1. Kevin Nash Open Invitational X-Division Gauntlet Battle Royal – 3
2. James Gang vs. Team 3-D vs. AMW vs. Naturals – 2
3. Abyss vs. Samoa Joe vs. Brother Runt vs. Raven – Monster’s Ball – 4
4. Eric Young vs. Larry Zbyszko – Retirement Match –1
5. Senshi vs. Chris Sabin – 6
6. Christian Cage vs. Rhino – 8 Mile Street Fight – 4
7. LAX vs. AJ Styles and Christopher Daniels – Cage Match – 7
8. Sting vs. Jeff Jarrett – 5
This was TNA’s first-ever pay-per-view outside of Orlando, and one that they sincerely hyped to the point of nausea. The Detroit crowd was pretty raucous, which helped the show have much needed energy. Would they succeed in what they promised to be their biggest show ever?
The opening battle royal had too much going on in it for my tastes. There were so many people involved, nobody even considering psychology, and I won’t even touch on the one-legged guy and dwarf. The subsequent four-way tag team match was also a mess of massive proportions; there were eight guys involved, and yet I still can’t recall anything that anybody did. That’s how little I, as well as the general viewer, care about these teams – and the writing staff of TNA is largely to blame.
Monster’s Ball was a ball, and also a complete melee of sloppy brawling and void of any structure. Granted, there were a couple highlights, one being legend Jake “the Snake” Roberts as referee, or as he liked to be referred to, “guide.” The less said about the retirement match debacle the better.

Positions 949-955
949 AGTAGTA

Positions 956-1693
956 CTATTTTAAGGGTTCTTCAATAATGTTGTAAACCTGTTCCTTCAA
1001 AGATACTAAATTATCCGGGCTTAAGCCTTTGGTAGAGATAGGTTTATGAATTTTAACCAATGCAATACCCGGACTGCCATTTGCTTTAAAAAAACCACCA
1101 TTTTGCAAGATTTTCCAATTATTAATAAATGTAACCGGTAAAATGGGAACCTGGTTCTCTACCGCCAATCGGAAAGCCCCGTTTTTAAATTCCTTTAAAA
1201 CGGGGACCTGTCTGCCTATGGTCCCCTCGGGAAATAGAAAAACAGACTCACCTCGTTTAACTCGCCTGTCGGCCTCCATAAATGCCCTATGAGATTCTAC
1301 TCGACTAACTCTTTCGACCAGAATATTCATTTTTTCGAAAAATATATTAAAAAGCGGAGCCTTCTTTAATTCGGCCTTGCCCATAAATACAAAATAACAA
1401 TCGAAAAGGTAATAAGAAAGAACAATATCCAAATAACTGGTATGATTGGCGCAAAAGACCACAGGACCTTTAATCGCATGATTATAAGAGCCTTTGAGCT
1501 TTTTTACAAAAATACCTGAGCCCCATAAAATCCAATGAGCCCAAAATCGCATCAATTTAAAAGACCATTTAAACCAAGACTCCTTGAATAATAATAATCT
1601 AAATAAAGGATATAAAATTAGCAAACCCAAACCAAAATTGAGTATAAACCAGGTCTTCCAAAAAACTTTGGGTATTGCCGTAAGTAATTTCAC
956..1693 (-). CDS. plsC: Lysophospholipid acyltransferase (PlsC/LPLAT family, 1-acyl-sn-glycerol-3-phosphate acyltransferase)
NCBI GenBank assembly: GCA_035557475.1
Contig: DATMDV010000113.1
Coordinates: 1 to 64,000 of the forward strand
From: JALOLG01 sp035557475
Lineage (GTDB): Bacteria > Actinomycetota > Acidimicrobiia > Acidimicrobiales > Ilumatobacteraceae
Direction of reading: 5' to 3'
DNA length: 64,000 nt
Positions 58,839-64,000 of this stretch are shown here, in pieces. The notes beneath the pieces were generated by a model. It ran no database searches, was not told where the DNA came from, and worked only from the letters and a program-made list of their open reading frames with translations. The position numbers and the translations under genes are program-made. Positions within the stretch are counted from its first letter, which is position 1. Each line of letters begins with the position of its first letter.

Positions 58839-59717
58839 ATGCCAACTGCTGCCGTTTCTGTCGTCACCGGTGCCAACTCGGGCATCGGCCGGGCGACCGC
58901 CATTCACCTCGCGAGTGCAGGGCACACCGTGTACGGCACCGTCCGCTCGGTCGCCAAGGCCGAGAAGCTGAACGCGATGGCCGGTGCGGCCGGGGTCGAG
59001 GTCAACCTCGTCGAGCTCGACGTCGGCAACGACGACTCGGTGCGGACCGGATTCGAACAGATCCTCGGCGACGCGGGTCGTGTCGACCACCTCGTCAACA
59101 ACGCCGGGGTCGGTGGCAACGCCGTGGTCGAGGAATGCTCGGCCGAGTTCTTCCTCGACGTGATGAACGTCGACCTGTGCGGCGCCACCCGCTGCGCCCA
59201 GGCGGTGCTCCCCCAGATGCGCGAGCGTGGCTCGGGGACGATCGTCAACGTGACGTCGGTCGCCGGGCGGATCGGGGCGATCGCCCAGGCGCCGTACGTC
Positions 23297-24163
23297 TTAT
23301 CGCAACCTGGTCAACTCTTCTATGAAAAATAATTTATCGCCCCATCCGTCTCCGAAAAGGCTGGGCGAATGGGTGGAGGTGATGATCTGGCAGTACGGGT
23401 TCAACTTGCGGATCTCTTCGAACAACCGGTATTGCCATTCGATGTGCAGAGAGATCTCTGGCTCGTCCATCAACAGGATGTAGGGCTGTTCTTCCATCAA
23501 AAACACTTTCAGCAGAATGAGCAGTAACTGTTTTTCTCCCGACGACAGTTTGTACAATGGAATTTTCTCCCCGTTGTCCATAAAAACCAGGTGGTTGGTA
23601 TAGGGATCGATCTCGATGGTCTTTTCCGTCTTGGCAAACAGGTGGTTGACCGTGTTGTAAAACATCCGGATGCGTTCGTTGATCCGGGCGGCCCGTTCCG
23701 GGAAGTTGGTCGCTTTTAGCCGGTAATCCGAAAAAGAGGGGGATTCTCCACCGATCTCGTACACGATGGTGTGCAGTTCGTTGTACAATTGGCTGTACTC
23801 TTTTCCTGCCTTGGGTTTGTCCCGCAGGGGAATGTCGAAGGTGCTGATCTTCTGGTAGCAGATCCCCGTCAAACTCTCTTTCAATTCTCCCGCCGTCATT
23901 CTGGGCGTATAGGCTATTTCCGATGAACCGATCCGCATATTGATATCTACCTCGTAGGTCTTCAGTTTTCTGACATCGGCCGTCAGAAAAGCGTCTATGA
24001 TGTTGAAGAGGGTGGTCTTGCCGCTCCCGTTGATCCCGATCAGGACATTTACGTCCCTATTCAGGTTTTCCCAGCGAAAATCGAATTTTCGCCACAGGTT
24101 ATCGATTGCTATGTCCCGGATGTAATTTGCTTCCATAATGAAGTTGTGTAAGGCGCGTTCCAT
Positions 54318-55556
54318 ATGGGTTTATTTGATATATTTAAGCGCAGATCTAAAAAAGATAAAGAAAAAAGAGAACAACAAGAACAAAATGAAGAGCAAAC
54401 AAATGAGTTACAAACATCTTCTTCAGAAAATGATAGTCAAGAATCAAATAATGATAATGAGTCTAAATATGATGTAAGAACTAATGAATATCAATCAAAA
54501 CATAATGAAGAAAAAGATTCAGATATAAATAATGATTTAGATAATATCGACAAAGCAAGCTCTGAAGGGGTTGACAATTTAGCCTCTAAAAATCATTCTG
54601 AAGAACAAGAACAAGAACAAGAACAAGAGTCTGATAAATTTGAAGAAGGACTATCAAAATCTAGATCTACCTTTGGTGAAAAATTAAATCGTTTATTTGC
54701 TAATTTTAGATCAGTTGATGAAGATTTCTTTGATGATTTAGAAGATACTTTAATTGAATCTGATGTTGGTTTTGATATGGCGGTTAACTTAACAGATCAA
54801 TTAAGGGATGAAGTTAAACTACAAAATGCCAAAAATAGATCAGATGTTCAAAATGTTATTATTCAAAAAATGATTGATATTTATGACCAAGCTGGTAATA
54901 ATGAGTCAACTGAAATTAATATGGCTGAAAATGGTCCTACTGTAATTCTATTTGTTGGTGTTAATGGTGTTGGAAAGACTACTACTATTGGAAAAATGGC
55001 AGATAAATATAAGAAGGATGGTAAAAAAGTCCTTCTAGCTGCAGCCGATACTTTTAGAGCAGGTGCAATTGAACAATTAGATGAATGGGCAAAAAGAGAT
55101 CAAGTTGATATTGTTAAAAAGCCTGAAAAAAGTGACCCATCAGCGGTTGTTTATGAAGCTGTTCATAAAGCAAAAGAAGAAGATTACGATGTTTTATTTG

Senshi and Sabin was definitely more up my alley – although I know they’re capable of even better, this was still arguably the best bout of the show. Senshi is intense and I love it, all though he’s seemed homogenized since joining the ranks of TNA. Sabin, well, ever since he frosted his hair and started putting lame alien heads on his tights, I’ve kind of lost a little respect for him. When he’s on, he’s on, but he’s definitely lost that fire I admired in him in this past.
Christian and Rhino had a pretty lame brawl, very reminiscent of late-90’s WWF hardcore division crud. My favorite moment was Rhino giving Cage a piledriver off of the apron through a table. The finish, seeing Christian pile a bunch of garbage (literally) on top of Rhino, then repeatedly bash it with a chair was inexcusably bad. The steel cage match was pretty awesome; I definitely applaud all of these guys for their efforts and hard work. LAX are really becoming the team to watch on the scene this year, and Daniels and Styles are almost always a joy to watch. I kind of don’t want this feud to ever end.
The main event was surprisingly good, not great, mind you, but perfectly okay. At their age, you can’t expect much better out of them honestly. There were a couple miscommunications, but ultimately, this felt like a main event and was delivered like one. Jarrett took a delicious suplex on the entrance ramp, and came off for once looking like he belonged on the top of a card. The ending saw Sting win his first major championship in a long time, which was kind of a nice moment, even if Kurt Angle lurked around the entire match getting himself over at the expense of the guys busting their asses in the ring.
Overall, it might sound like I didn’t enjoy the show, but that’s not necessarily true. Like almost all wrestling, I had a lot of fun watching it, and was entertained throughout the duration of the pay-per-view. The quality of matches wasn’t as strong as I’d hoped, especially given the heavy hyping. One nice surprise was seeing three clean finishes in all three title matches – something exceedingly rare these days. We renamed the show as “Bound for Gloryholes” -- if you don’t get that reference, go to the seedy public bathroom of a nearby truckstop in the middle of the night. It’s an interesting time to be a TNA fan right now; they’re potentially on the cusp of becoming huge, or failing miserably. Either way, I’ll be watching intently, and never handing over.